| When you first meet Seif El Din Aboualy, you’ll never guess he’s the adventurer type. Balanced and mild-mannered, Aboualy, who is in his late 20s, prefers a good dinner and espresso over a crazy night out on the town.An up-and-coming marketing executive, Aboualy is accustomed to being away from home for stretches of time. He studied agriculture in Lebanon and spent five months in South Africa for work, and likes to break away every once in a while.
Two years ago Aboualy signed up for Spanish classes after working hours just because he enjoyed how it sounded.
“I had been learning Spanish and that got me interested in South America, and when I looked closely at these countries, I realized that there was so much to see and do there,” says Aboualy.
South America became his goal. He knew it would be expensive, so he began planning. He started saving, looked into long vacations, worked out the visa situation and put together an itinerary.
It’s never easy to quit a job, especially if you have a good one. “As much as I liked my life in Egypt, things felt boring as I got more and more hooked on to the idea of exploring South America. I am lucky not to have any obligations; I am neither married nor engaged so I thought it was ok to take a risk,” says Aboualy.
Aboualy knew it was impossible to take a regular vacation to see each country in terms of time and money. But he kept at it. “I knew about the gap year travels and I researched the idea of going for a long vacation,” he says. “The more I researched it, the more I got addicted to it.”
Two years later, he made it happen. He had saved enough money, quit his job (keeping the window of opportunity open for when came back) and made all the travel arrangements.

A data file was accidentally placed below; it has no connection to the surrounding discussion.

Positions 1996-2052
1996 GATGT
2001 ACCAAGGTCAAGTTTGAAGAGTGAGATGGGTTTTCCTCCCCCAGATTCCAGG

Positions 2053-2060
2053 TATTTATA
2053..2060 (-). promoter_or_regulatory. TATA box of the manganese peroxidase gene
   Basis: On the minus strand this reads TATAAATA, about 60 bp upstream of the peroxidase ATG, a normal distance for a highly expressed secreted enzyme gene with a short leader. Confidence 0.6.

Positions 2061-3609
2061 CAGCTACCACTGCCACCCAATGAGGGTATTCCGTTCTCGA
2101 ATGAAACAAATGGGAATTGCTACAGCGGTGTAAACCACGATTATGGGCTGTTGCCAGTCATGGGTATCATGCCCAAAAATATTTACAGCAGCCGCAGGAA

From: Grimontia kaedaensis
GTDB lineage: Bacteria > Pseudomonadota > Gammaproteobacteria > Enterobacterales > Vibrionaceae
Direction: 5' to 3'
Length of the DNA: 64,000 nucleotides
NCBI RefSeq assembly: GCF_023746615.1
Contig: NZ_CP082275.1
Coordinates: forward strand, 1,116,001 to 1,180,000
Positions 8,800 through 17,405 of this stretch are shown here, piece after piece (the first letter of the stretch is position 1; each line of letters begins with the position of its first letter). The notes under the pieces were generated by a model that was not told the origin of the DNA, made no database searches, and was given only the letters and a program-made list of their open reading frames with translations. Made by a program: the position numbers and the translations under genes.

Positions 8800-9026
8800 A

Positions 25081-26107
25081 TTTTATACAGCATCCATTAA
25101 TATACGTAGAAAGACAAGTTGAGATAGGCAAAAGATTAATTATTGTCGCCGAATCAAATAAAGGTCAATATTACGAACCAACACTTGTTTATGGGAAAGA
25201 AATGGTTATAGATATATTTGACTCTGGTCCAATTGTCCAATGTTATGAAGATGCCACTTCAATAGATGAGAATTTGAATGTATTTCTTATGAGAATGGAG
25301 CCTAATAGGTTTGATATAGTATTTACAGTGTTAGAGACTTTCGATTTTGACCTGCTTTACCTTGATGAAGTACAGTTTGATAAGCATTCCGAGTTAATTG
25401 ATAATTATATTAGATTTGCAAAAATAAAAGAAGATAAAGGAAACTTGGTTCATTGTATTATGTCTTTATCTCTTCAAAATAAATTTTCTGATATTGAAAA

“My plan was to go to Brazil, Argentina, Colombia, Cuba, Ecuador, Peru, Bolivia, Patagonia [in Argentina] and then Brazil again. The order of the countries was not entirely my choice and depended on the validity and rules of the visas I got. A country like Colombia would not give me a visa in Egypt,” says Aboualy. “The order of the countries was also [dictated] by weather conditions in each [destination]; I tried to avoid the wet weather as much as possible even if it was going to be a bit cold. I chose to return from Brazil because the return ticket from Cairo to Rio de Janeiro was the cheapest.”
Aboualy could be more flexible with his lodging. “Before heading to South America I had about three weeks of accommodation booked in advance, I only had a bed booked for two nights in each stop and would sometimes head into town and try to find a place on arrival.”
Aboualy started the trip in July, and one of the first things he realized when he began traveling was that there were no other Egyptian or Arab tourists interested in these destinations. All the other travelers seemed to be North Americans, Europeans or Israelis backpacking around the continent.
“I was always the first Egyptian to check into a hostel, book a tour, or do anything really,” Aboualy notes with frustration. “It is also pretty obvious that our Ministry of Foreign Affairs has not done their job right, since I am usually the only person that needs to get visas to every country. Even Israelis travel freely and do not have the shackles of our beloved green passport.”
To document his travels and share his experiences and pictures with friends and family, Aboualy started a travel blog. “I can’t really call them everyday from here, so I thought it would be the best way to share my trip with them, as well as have everything I did documented as a reminder for life.”
Still on his trip until the end of November, Aboualy was in Cuba as of press time, with four countries to go (Peru, Equador, Brazil, Bolivia). Egypt Today follows Aboualy’s adventures.